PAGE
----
The Spanish army was early in using uniforms. In 1663 the tercio got this uniform, worn until the early 80's
The tertio de Sevilla , also known as morados viejos (the old purples) is claimed to be the origin of the oldest unit of the Spanish army. The discussion about the origins is very hot, there are many dates and lineages given. One version gives February 27, 1668, that by order of the then Queen Regent the name tertio provincial de Sevilla was given to the tercio de Castilla. That tertio was a former guard unit, probably converted into a line unit in 1662.
The guard unit is said to be formed in 1634 when King Philip IV ordered the formation of a coronelia of 2.500 to 3.000 veteran soldiers. This unit of tertio size was to precede the rest of the forces. In 1640 (or 1642) the unit got the guards title and a new organisation in 5 companies an 80 horse. In 1701 the unit, now officially known as the Tercio Viejo de los Morados, was summoned to Barcelona by Philip V to become the core of a new permanent division of 6.000 Spanish infantry. In 1707 the name changed to Castilia regiment and the coat colour changed to white. .In 19th century it became the 1st regiment.
The origin of the purple uniform colour too is open to discussion. Some claim the guard connection , other the purple banner of Castilia. In the early 1680’s the uniform style changed, the front lapels disappeared.
Another version claim 1663 as year of origin of the tertio Sevilla and that in 1663 the new five provincial tercios in Spain got the first official uniforms. (Tercio Provincial de Burgos, Tercio Provincial de Sevilla, Tercio Provincial de Valladolid, Tercio Provincial de Madrid and Tercio Provincial de Toledo)
The Tercios of the Army of Flanders and of Italy still should have 15 companies of 200 men (~ 3.000 men) in 1672 . The Tercio from the Iberic peninsula had in theory 12 companies of 250 men.(~ 3.000 men), the five provincial ones 16 companies with 1119 men and officers.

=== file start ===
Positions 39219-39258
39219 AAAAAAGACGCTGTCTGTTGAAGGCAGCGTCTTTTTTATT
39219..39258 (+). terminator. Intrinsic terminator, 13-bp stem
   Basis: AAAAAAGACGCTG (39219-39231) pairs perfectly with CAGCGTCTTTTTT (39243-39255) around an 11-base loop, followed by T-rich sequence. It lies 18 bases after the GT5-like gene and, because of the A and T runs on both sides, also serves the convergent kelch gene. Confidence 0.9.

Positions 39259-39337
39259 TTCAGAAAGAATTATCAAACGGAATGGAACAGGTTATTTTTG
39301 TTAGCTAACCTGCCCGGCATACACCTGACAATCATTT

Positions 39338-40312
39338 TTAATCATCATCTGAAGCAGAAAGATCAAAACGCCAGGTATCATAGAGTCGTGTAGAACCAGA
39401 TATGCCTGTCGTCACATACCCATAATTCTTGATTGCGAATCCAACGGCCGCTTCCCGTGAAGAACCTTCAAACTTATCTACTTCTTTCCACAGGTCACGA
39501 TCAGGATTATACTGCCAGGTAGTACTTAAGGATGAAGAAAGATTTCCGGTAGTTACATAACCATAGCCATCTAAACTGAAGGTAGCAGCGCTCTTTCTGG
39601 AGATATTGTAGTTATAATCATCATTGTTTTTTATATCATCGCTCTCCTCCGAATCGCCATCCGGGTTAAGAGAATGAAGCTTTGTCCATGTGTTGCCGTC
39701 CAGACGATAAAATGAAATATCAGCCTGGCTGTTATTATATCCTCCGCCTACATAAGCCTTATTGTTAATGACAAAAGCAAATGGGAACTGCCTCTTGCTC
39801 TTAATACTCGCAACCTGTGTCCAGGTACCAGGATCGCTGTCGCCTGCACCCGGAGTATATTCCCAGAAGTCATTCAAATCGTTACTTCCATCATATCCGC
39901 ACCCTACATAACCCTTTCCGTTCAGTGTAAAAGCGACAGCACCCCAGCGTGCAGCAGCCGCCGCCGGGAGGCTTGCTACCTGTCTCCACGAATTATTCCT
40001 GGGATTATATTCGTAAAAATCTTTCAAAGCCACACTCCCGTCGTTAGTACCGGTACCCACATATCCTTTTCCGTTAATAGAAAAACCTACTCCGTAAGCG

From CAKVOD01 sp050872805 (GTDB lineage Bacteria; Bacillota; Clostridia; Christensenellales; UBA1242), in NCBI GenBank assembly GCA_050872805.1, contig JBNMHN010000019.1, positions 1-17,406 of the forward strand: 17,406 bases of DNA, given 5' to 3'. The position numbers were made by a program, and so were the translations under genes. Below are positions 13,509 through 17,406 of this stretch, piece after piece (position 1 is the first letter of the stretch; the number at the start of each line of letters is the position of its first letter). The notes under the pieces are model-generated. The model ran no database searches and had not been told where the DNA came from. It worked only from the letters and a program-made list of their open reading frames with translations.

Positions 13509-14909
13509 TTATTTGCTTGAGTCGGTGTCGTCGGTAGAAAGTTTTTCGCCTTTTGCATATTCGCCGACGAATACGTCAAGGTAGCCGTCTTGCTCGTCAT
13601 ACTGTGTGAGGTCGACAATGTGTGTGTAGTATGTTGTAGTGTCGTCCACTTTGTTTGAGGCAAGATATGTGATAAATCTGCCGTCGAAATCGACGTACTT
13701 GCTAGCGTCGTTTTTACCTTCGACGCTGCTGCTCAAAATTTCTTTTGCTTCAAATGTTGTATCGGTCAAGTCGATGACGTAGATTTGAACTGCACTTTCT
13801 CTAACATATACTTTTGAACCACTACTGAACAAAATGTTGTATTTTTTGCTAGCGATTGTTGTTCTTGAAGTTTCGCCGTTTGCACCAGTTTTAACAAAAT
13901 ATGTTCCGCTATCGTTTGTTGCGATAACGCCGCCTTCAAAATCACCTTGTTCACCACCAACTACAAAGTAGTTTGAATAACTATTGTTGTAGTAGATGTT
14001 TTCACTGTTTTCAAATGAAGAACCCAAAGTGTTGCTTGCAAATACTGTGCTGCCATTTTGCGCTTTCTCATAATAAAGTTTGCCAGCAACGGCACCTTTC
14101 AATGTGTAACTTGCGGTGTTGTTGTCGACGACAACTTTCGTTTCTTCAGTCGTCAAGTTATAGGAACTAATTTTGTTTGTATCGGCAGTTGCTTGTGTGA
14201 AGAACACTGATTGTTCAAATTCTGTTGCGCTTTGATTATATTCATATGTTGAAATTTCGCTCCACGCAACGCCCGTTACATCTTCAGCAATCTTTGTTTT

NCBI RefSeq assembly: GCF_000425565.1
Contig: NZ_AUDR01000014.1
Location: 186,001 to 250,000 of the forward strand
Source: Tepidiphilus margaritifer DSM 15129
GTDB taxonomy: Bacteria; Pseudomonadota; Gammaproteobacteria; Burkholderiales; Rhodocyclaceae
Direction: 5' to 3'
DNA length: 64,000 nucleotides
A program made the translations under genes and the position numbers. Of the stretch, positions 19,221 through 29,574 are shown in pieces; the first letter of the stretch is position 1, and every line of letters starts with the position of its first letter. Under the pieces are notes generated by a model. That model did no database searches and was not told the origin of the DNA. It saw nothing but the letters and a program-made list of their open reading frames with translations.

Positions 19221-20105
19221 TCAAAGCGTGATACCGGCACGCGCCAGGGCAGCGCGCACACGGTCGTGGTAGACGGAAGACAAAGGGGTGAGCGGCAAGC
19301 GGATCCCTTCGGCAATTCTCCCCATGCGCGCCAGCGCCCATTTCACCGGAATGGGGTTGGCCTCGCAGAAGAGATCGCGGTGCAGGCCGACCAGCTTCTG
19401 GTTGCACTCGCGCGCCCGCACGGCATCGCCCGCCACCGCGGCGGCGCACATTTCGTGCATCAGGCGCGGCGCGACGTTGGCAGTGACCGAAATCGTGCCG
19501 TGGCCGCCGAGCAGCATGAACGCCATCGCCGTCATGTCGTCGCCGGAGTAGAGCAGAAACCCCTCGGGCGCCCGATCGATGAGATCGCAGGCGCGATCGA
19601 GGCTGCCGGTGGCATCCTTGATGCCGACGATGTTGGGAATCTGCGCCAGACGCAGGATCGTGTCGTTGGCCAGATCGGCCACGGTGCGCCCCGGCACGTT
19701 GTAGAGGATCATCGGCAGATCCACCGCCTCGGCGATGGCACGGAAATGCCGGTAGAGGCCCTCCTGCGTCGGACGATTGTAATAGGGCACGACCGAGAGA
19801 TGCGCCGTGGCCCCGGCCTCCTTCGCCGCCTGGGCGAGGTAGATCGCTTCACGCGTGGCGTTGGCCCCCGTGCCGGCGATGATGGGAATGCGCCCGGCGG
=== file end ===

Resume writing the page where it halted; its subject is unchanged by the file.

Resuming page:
But most tercios had more or less companies. (11-27 companies) . The reality for the five provincial tercios in a review of 1667 gives only 618 men per tercio but an average of 18 companies (from 16 to 21 companies) In the battle of Estremoz 1663, the Spanish Army had 11.120 infantrymen from 15 Spanish Tercios with 202 companies (13,5 companies per Tercio), 5 Italian Tercios with 58 companies and 3 German Tercios with 26 companies. In total 286 companies with an average of 39 men per company
(In 1690 the tercio should have 12 companies of 6 officers and 60 men. 6 companies forming a battalion. The last reform in 1698 in Flanders reduced the tercio to 12 companies of 36 men)
grant wrote:Awesome! Always good, and always a history lesson!
So some more?
The Spanish word tercio means “third” and there are many different modern explanations why that word was used for these Spanish units. In my opinion there is only one convincing. In 1534 the Spanish army in Italy combined the independent companies into three brigade size units, comparable to the three battles of the traditional battle order since medieval times. So each of these units was a third of the force, a tercio. These first three tercios are named Lombardia, Sicilia and Napoles.
The first mentioning of these large Spanish units is from 1534. Interestingly the French started a year earlier to form legions.